Given our high unemployment and availability of carbon-emissions reducing projects, Alberta should be a destination for an outsized portion in the distribution of the federal government’s forthcoming $100 billion stimulus.

We were looking for this budget to outline a pathway that seizes opportunities to attract investment, enable economic growth, and advance Alberta’s role as a leader in emissions reduction, energy innovation, and future fuels development—to outline a plan that is strategic, ambitious, and material for the energy sector in being a global leader in emissions reduction.

We were pleased to see the budget recommit to a vision and focus on areas including natural gas, Carbon Capture Utilization and Storage (CCUS), petrochemicals, hydrogen, geothermal and other aspects of the energy systems of the future.

The budget also went into some detail about the environment, social, and governance (ESG) performance of Alberta’s natural resource industry and announces the creation of secretariat to focus on ESG matters. This will be key in enabling Alberta, and Canada, to solidify its brand as a world class supplier of ESG-focused natural resources, and we will look for continuing work in this area.

Supporting tech & innovation

Attracting investment and stimulating job creation and economic growth is by far the most effective way to get Alberta on more sustainable financial footing over the long term.

The investments in Invest Alberta ($10 million), Alberta Innovates ($15 million), infrastructure and capital projects ($1.7 billion), and diversification are positive signs of planting the seeds for job creation, investment attraction, and an increasing role for innovation in a vibrant Alberta economy. These can drive the economic growth and job creation that we badly need right now.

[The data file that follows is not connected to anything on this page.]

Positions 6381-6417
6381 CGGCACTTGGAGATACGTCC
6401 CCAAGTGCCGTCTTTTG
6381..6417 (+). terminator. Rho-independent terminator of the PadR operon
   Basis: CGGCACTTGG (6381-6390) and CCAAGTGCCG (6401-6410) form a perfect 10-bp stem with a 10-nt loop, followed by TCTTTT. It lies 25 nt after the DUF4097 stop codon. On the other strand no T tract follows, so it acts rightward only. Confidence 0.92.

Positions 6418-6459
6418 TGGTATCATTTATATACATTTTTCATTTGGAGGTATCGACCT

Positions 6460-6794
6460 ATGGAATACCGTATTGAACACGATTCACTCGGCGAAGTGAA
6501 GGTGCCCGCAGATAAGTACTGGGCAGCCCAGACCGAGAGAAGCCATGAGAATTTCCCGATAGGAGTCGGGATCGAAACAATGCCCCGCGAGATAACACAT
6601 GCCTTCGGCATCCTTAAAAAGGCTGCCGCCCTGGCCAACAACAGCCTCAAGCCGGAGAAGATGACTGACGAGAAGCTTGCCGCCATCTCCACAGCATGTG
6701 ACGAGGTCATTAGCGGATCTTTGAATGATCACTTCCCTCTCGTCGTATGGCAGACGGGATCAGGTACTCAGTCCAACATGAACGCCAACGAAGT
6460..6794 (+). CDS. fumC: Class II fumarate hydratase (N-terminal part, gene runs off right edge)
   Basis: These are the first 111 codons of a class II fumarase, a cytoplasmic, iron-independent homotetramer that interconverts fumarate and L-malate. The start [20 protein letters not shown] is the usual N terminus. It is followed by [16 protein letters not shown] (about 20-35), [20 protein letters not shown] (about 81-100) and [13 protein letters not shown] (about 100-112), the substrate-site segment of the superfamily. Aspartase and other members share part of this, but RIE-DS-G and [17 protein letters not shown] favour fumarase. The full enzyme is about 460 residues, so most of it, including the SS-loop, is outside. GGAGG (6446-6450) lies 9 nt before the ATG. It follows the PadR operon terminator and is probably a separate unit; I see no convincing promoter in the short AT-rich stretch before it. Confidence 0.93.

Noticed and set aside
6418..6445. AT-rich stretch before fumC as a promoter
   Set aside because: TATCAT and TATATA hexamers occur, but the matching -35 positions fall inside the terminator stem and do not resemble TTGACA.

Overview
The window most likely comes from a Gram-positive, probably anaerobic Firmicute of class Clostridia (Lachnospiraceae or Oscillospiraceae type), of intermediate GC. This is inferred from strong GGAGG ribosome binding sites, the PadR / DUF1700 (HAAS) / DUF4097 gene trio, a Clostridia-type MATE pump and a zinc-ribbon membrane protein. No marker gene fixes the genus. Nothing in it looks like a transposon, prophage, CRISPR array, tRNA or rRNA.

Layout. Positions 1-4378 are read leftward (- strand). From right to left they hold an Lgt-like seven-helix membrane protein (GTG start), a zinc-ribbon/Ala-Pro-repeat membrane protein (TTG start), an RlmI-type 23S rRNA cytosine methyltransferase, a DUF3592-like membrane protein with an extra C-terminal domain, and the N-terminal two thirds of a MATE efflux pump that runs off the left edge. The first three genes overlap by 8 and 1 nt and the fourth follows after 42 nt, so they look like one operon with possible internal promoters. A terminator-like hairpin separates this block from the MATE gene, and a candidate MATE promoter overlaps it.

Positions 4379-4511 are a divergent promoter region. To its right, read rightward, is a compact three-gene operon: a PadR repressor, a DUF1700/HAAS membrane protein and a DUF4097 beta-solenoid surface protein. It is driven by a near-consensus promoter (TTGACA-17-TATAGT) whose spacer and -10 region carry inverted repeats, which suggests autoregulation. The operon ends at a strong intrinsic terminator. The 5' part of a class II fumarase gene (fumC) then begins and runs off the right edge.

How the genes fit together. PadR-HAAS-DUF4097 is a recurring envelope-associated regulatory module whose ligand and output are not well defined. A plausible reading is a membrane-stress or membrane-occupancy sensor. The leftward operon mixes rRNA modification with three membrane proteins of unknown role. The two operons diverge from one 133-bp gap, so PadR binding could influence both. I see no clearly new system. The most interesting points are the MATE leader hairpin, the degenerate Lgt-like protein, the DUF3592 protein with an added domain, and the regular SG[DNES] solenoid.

The Budget signals a continued commitment to expanding tech and innovation in the province, and we look forward to seeing further work and additional support to create the conditions to enable capital, talent, and customers for global-leading innovation.

Optimizing government services for Albertans

The first and most important goal right now is to support Albertans through the pandemic, and this budget has made COVID-19 support and vaccination an utmost priority. A secondary and longer-term goal should be to look at our fiscal future and optimize the value of public services over the next few years.

“It’s perfectly reasonable for Albertans to expect that they should be able to get similar levels of government services for similar cost to comparable provinces,” says Holden. “Holding the line on certain types of spending and allowing inflation and population to catch up is a reasonable way to bring costs closer in line without a dramatic shock to the system.”

A flat budget or even a reduction in spending does not necessarily mean a reduction in services. It’s possible to reduce spending and deliver services more effectively. Alberta has seen examples of this in the past. It will be important, particularly in areas like advanced education, to ensure that spending reductions are aimed at efficiency and do not affect education delivery or access.